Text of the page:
As I slowly removed the knife he continued trying to talk but the blood was already congealing in the wound, his body struggling against me as I started to remove his clothes, beginning with his jacket and shirt before any blood crept on to them.
I made sure that the house keys and new wallet were there before stripping him of shoes, socks, trousers and underwear. He was still gurgling something when I lifted him up and dressed him in the rags that I’d been wearing for the best part of a year, resting his head back onto the ground when his words finally escaped the river of blood that was choking him.
‘The children.’
Maybe he had kids after all? That would be problematic.
‘I’m sorry,’ I said. ‘I can’t wait.’
I retrieved the can of gasoline from where I’d placed it and poured it over him, concentrating on his face and hands. I’d already turned and was heading back onto the street when the match landed on to his saturated chest. I walked a couple of miles before using his phone to call a taxi to take me to my new home.
It didn’t take long before I was turning the keys in the lock and stepping into the house, turning the TV on to a news channel, and then finding his laptop to open up a local news website. I thanked my doppelganger for keeping all of his passwords in his wallet.
The news flickered across the screens while I went upstairs to run a bath; there was a year’s worth of dirt that had to be scrubbed from my skin. As the water splashed across the porcelain I found some scissors in the bathroom cupboard and started to hack away at my hair; then my face enjoyed the luxury of an expensive shaving kit.
After an hour I went downstairs to check the news; it was too early in the morning for any reports so I left both screens on and went back upstairs and crawled into bed.
It was nearly noon when I woke. Standing in the shower I went over the next part of the plan again: phone his work on Monday and go on long term sick leave, eventually quitting the job and selling this house.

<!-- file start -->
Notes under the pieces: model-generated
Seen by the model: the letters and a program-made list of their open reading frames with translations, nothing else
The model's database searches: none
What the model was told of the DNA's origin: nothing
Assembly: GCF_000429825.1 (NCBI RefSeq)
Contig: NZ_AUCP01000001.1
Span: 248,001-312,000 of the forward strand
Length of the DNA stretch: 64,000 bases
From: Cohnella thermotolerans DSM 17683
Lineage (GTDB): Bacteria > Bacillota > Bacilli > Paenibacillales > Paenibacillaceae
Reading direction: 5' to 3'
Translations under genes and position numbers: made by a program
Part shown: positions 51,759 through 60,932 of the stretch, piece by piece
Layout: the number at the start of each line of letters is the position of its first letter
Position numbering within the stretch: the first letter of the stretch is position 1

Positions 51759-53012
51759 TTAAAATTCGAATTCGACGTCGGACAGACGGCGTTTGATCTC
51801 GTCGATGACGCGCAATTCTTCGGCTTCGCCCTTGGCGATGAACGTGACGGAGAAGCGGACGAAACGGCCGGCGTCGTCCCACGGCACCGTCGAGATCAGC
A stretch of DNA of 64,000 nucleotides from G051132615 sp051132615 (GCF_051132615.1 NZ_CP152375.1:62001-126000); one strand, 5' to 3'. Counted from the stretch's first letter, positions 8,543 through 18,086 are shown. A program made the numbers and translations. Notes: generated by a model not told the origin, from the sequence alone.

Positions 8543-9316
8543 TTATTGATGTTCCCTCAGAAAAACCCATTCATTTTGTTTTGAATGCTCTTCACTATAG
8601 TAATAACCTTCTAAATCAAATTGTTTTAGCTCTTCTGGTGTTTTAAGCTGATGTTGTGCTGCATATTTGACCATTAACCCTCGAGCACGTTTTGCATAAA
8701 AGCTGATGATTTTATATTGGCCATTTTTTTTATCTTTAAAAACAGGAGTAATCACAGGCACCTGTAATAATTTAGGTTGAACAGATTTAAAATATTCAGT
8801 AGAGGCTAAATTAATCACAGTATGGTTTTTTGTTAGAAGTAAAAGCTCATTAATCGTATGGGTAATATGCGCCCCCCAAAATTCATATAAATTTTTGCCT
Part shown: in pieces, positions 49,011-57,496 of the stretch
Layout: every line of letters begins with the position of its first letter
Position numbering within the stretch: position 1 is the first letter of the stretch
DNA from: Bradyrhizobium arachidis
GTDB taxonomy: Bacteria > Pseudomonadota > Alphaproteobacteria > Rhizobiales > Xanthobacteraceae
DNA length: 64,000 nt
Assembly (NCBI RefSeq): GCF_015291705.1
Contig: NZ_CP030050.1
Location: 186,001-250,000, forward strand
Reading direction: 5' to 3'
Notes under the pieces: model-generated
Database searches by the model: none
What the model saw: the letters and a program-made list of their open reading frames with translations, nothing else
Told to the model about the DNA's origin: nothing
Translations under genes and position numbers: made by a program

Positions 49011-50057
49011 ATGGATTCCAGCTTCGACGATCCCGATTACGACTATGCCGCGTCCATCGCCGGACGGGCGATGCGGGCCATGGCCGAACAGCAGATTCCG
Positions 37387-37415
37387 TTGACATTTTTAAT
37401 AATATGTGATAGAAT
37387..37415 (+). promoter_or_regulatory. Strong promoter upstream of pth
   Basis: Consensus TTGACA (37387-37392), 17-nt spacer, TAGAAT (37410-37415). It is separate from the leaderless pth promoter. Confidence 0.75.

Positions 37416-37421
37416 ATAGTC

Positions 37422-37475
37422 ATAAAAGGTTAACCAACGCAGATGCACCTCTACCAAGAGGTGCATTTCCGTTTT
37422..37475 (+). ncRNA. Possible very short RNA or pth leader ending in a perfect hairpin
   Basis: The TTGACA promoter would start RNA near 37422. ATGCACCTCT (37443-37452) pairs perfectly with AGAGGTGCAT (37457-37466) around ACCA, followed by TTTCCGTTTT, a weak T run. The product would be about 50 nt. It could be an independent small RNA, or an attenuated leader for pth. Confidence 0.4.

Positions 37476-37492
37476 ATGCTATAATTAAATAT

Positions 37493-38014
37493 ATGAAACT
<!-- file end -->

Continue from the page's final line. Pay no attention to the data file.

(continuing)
There was mild panic in my heart when I was getting dressed and I thought I heard voices downstairs, breathing normally again when I realised that the TV was still on. A quick scan through the news channels revealed nothing about last night; it was exactly as I hoped it would be – the death of another homeless person, no matter how grotesque, would mean nothing to most people.
I switched the TV off and got set to explore my new abode when those human sounds came again, this time coming from beneath my feet. I walked out of the living room and into the kitchen to see if there was an exit to a basement but found nothing. Then I remembered coming in last night and seeing what looked like a study on the other side of the lobby. The voices got louder as I made my way there.
The room was crammed with books and yellowing newspapers but at the far end, slightly hidden away, I could see another door. I tried the handle but it was locked, forcing me back into the living room and grabbing the house keys.
One of those fitted the lock and turned; I pushed the handle and saw a light switch on the left. The crying got louder as I walked down the steps and stared at the two girls that were chained together on the floor. My mind was a whirl of horror and confusion when I heard the front door being smashed apart above me. By the time the uniformed police came down the steps there were three of us crying in the basement.
A neighbour had heard the noise of the TV blaring all night and thought that something had happened inside so called the police. A search of the house uncovered enough disturbing material to warrant them to dig up the floor of the basement, where they found the bodies of ten others.
The trial was short, my sentence long. My cell door is open and the other inmates are on their way to see me. I close my eyes and dream of the open streets once again.

Judges Comments

In The Switch, the runner-up in our competition for crime and thriller stories, Andrew French neatly draws together two familiar storytelling tropes - doppelgangers and 'be careful what you wish for' - and weaves these threads skilfully into a neat, nasty  story of crime and punishment with resonances of something otherworldly and deeply unpleasant.

Without a thought for the consequences of his actions beyond improving his own lot, Andrew's destitute narrator preys on his doppelganger with the intention of stealing not just his identity, but a lifestyle which is in total contrast with his own. This is the sole motive for his actions: self-improvement. There's no moral ambiguity here: the narrator plans a crime and is as guilty as hell of committing it. But Andrew's twist in a story that already, thanks to the use of the doppelaganger, has resonances of the uncanny, is that the narrator is completely outstripped in unpleasantness by his victim. The narrator is amoral and venal; he has stolen the identity of someone who outclasses him on every level, including his capacity for evil. It's a very well told, pleasingly disturbing tale of the unexpected where in getting away with the crime he committed, our narrator inherits the punishment for crimes almost too horrible to imagine.